But granting the terms of the Constitution are ambiguous - that they are susceptible to two meanings - if the unanimous, concurrent, unbroken practice of every department of the Government, judicial, legislative, and executive, and the acquiescence of the whole people for fifty years, do not prove which is the true construction, then how and where can such a question ever be settled?   If the people and the courts of the land do not know what they themselves mean, who has authority to settle their meaning for them?

If, then, the people and the courts of a country are to be allowed to determine what their own laws mean, it follows that at this time, and for the last half century, the Constitution of the United States has been, and still is, a pro-slavery instrument, and that any one who swears to support it, swears to do pro-slavery acts, and violates his duty both as a man and an abolitionist.  What the Constitution may become a century hence, we know not;  we speak of it as it is, and repudiate it as it is.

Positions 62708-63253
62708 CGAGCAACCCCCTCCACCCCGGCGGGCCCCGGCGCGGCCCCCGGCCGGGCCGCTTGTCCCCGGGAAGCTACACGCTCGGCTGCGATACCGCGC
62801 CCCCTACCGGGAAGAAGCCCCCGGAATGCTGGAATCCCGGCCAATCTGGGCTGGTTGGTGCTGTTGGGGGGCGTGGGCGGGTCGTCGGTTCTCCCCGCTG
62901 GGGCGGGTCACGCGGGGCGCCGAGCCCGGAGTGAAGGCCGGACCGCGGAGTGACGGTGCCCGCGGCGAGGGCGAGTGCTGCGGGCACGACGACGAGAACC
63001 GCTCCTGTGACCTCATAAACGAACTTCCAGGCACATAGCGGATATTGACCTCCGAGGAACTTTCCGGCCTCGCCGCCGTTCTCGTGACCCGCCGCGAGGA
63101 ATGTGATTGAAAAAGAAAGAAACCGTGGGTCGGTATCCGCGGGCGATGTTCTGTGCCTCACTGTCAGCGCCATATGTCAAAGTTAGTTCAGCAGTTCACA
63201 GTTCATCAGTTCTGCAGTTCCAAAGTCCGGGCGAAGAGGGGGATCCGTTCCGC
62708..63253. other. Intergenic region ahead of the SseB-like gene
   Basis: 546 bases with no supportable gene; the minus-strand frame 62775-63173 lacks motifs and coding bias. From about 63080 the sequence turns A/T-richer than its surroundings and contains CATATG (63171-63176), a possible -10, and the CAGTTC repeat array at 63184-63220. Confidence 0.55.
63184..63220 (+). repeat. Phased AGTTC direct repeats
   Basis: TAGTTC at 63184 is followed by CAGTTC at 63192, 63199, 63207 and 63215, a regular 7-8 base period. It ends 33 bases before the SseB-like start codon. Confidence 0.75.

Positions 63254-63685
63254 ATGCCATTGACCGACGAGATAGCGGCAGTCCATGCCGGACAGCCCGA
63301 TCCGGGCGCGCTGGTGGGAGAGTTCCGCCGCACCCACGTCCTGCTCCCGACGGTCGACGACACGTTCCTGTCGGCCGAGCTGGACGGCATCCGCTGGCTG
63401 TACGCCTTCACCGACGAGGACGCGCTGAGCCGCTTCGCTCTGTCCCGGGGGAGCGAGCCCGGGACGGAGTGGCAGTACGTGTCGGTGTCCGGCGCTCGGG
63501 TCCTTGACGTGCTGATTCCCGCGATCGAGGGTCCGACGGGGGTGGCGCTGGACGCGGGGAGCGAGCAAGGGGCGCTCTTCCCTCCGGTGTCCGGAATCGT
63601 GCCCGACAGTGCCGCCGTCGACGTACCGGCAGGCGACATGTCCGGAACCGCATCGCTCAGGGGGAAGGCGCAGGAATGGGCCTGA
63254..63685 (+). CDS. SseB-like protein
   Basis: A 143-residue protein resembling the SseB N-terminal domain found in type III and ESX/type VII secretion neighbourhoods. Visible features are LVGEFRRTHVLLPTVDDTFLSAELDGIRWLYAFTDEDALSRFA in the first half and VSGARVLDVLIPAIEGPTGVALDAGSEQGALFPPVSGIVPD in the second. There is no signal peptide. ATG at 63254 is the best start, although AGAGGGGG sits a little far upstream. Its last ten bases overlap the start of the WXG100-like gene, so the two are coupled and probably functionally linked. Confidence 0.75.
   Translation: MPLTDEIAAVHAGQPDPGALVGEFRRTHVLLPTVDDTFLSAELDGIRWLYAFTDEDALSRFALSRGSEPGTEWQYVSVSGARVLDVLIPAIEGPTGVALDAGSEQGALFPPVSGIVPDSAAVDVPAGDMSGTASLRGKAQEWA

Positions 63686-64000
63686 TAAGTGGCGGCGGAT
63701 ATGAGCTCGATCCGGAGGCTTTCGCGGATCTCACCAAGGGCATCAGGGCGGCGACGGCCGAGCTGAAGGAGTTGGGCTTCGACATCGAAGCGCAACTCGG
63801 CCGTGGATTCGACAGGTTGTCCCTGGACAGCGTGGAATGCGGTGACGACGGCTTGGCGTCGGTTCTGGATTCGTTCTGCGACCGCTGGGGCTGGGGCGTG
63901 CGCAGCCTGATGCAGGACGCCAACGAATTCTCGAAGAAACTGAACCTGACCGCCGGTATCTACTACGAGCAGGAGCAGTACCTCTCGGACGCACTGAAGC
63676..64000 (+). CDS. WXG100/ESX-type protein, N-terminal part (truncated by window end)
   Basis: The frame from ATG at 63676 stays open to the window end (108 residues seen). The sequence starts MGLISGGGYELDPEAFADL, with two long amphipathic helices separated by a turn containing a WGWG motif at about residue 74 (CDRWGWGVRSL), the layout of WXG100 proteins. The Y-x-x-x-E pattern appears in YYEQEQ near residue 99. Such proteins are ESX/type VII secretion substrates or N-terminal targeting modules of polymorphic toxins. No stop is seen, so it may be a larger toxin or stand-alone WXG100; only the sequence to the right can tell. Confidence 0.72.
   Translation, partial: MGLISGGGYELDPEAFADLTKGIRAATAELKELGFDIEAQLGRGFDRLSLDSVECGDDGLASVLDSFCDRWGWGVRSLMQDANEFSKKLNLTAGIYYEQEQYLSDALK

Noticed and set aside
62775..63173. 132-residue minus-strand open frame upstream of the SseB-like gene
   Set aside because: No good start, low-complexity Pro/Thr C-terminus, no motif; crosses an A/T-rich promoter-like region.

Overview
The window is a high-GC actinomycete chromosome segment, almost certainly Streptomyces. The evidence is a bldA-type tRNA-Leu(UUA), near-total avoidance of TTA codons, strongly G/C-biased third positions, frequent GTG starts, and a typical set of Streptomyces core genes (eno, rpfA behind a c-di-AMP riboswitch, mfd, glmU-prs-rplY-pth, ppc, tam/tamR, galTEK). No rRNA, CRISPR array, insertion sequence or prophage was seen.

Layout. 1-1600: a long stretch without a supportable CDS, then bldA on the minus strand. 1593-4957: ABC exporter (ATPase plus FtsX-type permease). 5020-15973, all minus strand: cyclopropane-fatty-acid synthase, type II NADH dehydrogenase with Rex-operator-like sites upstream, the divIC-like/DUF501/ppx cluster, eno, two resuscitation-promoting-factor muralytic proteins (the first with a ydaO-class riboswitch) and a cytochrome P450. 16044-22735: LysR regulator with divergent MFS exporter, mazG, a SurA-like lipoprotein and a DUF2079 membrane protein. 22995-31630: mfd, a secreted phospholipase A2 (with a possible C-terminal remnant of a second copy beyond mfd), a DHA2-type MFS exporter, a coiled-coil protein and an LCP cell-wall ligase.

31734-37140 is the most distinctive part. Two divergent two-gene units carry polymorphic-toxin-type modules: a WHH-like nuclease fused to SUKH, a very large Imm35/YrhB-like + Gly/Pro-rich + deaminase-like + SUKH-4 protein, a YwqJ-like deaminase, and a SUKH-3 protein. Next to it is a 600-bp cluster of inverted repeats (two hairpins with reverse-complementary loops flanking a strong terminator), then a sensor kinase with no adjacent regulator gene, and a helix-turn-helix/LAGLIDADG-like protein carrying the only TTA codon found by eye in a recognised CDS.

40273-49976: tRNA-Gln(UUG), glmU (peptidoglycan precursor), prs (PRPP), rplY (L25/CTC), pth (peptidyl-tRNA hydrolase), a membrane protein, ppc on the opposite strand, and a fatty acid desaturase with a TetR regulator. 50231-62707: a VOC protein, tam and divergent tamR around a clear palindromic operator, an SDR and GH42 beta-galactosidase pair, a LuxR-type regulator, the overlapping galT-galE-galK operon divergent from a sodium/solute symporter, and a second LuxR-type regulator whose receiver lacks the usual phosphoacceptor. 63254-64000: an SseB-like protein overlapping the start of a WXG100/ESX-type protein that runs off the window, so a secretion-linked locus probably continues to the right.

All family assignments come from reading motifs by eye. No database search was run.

But the purpose, for which we have thrown these pages before the community, is this.  Some men, finding the nation unanimously deciding that the Constitution tolerates slavery, have tried to prove that this false construction, as they think it, has been foisted into the instrument by the corrupting influence of slavery itself, tainting all it touches.   They assert that the known anti-slavery spirit of revolutionary times never could have consented to so infamous a bargain as the Constitution is represented to be, and has in its present hands become.   Now these pages prove the melancholy fact, that willingly, with deliberate purpose, our fathers bartered honesty for gain, and became partners with tyrants, that they might share in the profits of their tyranny.